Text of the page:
The Weekly Digs #233

by Becky

We enjoyed a quick getaway vacation last week in Florida. I didn’t say anything on the Weekly Digs because this is a public space and it’s usually not good to announce you’re out of town 🙂

Back in September we found out that Noelle had an optional gymnastics meet she could attend in Florida. At first we were leaning towards not going but then I thought about how long it had been since seeing my brother Paul and his family (5 years!) who live there and we decided it would be good to go and make a vacation out of it.

It was so great to be able to see Paul, my sister in law, and all my nieces and nephews. We went to the beach together, played games at their house, and then went to Blue Springs State Park and saw the manatees. 

One of the things we wanted to do while we were there was go to a U-Pick orchard to get citrus. So I looked around and found a place called Showcase of Citrus. We headed there right away.

Real orange juice slushy

Showcase of Citrus is an interesting place. They have a mix of farm animals in the front as you walk up, along with the other thing they are known for which is a monster truck that is 16 feet tall and that is available for rides/tours around the farm.

After passing the truck and the animals, we walked to the main building and saw picnic tables and a place to order drinks/ treats. They had orange slushies made of fresh squeezed juice and each enjoyed one of those. Cam asked the cashier about the U-pick and they said they had no picking happening because they didn’t have any oranges. 

She said they replanted 80% of the trees last year due to hurricanes, hail, and freezes so picking was sparse this year. They also didn’t have any oranges available for purchase which was a bummer! 

So the day before we were going to leave, I found another place which was u-pick by appointment only and it looked promising.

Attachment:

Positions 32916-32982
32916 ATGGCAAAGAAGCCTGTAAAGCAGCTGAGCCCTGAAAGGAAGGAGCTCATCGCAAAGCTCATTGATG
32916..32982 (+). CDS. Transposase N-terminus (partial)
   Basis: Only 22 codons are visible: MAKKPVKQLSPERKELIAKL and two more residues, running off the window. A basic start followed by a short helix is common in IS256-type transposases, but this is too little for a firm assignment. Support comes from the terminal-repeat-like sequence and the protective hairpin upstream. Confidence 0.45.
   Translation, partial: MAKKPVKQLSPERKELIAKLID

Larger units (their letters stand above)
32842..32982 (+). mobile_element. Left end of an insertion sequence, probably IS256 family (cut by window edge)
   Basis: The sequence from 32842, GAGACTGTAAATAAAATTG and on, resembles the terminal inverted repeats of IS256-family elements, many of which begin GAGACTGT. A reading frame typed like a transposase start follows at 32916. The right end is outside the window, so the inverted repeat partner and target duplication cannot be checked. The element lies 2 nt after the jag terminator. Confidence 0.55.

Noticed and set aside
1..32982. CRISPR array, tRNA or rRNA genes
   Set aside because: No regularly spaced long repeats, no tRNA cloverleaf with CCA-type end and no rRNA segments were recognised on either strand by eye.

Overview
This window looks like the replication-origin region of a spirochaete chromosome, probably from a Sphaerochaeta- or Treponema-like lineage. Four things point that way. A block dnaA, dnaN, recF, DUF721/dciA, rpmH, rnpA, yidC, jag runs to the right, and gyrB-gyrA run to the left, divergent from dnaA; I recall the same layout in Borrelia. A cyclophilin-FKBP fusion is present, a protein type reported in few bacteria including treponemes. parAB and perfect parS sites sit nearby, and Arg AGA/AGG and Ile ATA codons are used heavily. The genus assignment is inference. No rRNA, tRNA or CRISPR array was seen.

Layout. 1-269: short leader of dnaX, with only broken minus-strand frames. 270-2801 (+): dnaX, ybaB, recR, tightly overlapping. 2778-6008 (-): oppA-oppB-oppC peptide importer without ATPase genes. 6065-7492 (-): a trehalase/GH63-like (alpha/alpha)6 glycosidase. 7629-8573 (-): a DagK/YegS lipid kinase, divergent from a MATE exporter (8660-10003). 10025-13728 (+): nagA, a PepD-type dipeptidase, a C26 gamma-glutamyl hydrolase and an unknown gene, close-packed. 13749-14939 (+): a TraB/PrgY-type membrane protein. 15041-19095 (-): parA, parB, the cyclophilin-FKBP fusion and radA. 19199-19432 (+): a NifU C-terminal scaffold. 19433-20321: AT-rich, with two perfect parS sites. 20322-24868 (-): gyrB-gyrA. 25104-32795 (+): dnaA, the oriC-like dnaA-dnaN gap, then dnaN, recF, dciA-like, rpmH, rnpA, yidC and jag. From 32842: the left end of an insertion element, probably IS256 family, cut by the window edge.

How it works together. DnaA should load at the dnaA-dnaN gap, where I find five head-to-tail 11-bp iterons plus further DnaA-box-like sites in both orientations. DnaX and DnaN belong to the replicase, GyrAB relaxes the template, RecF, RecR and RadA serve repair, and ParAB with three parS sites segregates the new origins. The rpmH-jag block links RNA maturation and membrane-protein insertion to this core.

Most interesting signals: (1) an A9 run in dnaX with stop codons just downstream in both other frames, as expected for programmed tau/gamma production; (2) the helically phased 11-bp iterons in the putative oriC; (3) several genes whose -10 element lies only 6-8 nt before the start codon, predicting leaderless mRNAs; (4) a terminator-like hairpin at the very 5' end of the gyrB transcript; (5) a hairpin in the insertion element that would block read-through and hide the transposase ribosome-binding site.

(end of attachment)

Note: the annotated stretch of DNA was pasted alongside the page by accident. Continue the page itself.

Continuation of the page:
It’s called Lake Mills U-Pick and it was awesome! We got a personal tour by Jim the owner and were able to pick grapefruits, tangelos, and valencia oranges. He did a great job of adding education and fun stories along the way. I highly recommend it!

In the Garden

We got home late Tuesday night and Cam still had Wednesday off of work so we took advantage of him being home and knocked out a big project, getting the seed starting tables set up! 

Video of all that is below:

YouTube video

I mentioned in the video we are getting a grant for a high tunnel. I thought a lot about whether or not to share that because I knew it would garner some controversy. 

Truthfully, we went back and forth with pros and cons for a while as to whether or not we should apply. We aren’t the kind of people who expect handouts of any kind and also we hesitated because we like to be under the radar and not on any type of government list.

But the more we thought about it, the more we realized that we were letting fear rule our actions. So far, it has been a good experience. Our local NRCS rep is super helpful and answered all our questions. Cam is writing a separate blog post about the process and what is involved since I got so many questions about it!

Using Richard Perkins method of making garden beds. This area was used for potatoes last year and is low in organic matter. On went a 3 inch layer of compost. Also sheet mulching here because of a pesky patch of johnsongrass.

On another note, the busy season of gardening is fast approaching! Once the seed tables were set up, we started to get going on planting.